On a Wednesday, it's MORNING EDITION from NPR News. Renee Montagne is in Afghanistan this week. I'm Steve Inskeep.
DAVID GREENE, HOST:
And I'm David Greene. Good morning. When we think about the controversies swirling around Washington this week, there's a common denominator. They fall on the shoulders of Attorney General Eric Holder.
INSKEEP: First, news broke that the Justice Department secretly obtained phone records of Associated Press reporters and editors. This has ignited a First Amendment uproar.
It has been one month since two bombs rocked the finish line of the Boston Marathon, killing three people. Families of those killed continue to mourn their loved ones; and dozens of the more than 260 people injured continue their rehabilitation, many of them amputees who are now relearning to walk.
Meantime in Boston, all but one business has reopened. But as NPR's Tovia Smith reports, the city continues a slow and painful recovery.
Tea Party activists are calling for a full investigation, and possibly lawsuits, following revelations that the Internal Revenue Service flagged so-called patriot groups for extra scrutiny in applications for federal tax-exempt status.
Among those claiming unjust and unconstitutional targeting by the IRS is a group called TheTeaParty.net, which bills itself as the largest grass-roots conservative Tea Party organization in the country.
Americans are repeatedly told to cut back on salt to reduce the risk of heart disease. But there are new questions being raised about the possible risks of reducing sodium too much.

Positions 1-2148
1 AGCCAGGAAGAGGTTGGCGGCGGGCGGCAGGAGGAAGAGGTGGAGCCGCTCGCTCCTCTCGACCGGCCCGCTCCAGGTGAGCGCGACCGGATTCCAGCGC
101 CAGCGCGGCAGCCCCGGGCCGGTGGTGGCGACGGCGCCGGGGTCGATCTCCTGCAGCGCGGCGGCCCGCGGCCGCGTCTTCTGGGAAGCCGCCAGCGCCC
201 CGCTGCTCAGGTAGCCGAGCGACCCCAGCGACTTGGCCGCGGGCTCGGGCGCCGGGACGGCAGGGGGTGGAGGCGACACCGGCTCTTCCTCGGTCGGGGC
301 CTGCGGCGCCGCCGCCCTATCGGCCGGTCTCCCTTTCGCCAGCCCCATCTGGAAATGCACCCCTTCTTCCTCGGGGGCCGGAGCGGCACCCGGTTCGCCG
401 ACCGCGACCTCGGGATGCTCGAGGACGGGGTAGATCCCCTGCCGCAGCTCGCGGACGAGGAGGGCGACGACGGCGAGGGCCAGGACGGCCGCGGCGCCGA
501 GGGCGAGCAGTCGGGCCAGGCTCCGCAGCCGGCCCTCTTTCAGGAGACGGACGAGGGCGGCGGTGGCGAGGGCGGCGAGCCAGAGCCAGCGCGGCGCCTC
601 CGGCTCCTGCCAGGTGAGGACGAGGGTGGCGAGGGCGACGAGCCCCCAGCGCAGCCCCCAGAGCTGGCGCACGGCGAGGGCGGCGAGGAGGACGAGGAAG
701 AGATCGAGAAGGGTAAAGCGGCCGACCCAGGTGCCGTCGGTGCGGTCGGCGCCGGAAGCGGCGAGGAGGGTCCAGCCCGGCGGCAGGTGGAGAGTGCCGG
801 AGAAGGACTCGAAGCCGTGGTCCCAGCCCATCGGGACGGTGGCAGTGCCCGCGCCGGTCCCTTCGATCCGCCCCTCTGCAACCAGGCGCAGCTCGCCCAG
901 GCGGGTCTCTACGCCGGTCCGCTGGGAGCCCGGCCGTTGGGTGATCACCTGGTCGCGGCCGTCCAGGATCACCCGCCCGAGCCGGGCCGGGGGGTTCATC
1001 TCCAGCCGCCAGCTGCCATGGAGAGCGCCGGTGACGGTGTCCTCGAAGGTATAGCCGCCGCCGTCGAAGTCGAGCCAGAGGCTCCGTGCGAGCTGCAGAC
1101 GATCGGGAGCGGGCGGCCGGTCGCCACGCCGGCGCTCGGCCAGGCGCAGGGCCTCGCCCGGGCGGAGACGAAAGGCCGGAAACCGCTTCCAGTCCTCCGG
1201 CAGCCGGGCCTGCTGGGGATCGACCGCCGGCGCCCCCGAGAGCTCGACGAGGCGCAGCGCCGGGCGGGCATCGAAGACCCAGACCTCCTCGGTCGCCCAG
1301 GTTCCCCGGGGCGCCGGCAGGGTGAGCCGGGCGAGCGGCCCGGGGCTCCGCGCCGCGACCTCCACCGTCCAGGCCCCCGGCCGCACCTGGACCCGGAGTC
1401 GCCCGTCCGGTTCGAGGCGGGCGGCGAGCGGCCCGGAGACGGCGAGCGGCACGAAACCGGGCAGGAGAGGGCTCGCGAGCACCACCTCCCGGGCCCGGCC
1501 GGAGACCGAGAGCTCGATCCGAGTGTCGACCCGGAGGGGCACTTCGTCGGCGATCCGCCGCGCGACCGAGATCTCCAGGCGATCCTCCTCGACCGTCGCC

So, how low should we go? Currently, the government recommends that Americans should aim for 2,300 milligrams per day. And people older than 50, as well as those with high blood pressure, diabetes or kidney disease are advised to reduce sodium even further, down to 1,500 mg per day.
The Great Gatsby is on the screen again, re-opening the perennial debate about whether or not it is the great American novel. Or was that Huckleberry Finn? Or are we still waiting for the great American novel? Is the title vacant, like most recent Tour de France championships? In the arts, the argument over the great American novel is a rather unusual great fuss about the greatest. In most disciplines there simply doesn't seem to be a passion to constantly assess who's No. 1. Except, except ...
Across the country, cash-strapped state and local governments are not just cutting services — they're also cutting access to courts. The tip of the iceberg may be small claims courts.
These courts, dealing with disputes involving small sums of money, are the workhorses of the judicial system. There are thousands of such courts across the country, but perhaps nowhere are they being cut more dramatically than in California.
Good morning. I'm David Greene. Hipsters: They're known for roasting their own coffee, riding vintage bicycles, listening to vinyl records from obscure bands, and now also for being unpopular. A new report from Public Policy Polling finds only 16 percent of Americans think hipsters are still hip. More than a quarter of those polled said hipsters should have to pay a special tax for being so annoying.
Americans have celebrated Charles Ramsey almost every possible way and that includes Stephen Munhollon's tattoo. Ramsey saw trouble at a neighbor's house and rescued the three kidnapped women. Munhollon says he was caught up in the celebration. He's a tattoo artist. Fox 8 in Cleveland says he sat for five hours while another artist tattooed Ramsey's face on the back of his leg. Munhollon says people will ask to have their picture taken next to his calf.